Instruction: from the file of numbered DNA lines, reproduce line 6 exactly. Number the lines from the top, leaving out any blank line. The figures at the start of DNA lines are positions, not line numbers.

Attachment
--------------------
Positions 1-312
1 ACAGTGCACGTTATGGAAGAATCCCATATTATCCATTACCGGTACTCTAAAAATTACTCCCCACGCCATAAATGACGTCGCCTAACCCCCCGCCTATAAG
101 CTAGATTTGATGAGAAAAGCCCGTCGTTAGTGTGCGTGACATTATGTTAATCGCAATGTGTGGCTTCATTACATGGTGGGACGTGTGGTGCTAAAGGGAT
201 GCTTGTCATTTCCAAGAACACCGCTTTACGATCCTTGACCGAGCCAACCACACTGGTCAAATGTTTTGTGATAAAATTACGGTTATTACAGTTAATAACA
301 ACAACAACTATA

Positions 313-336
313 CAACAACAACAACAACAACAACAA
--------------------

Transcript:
Positions 313-336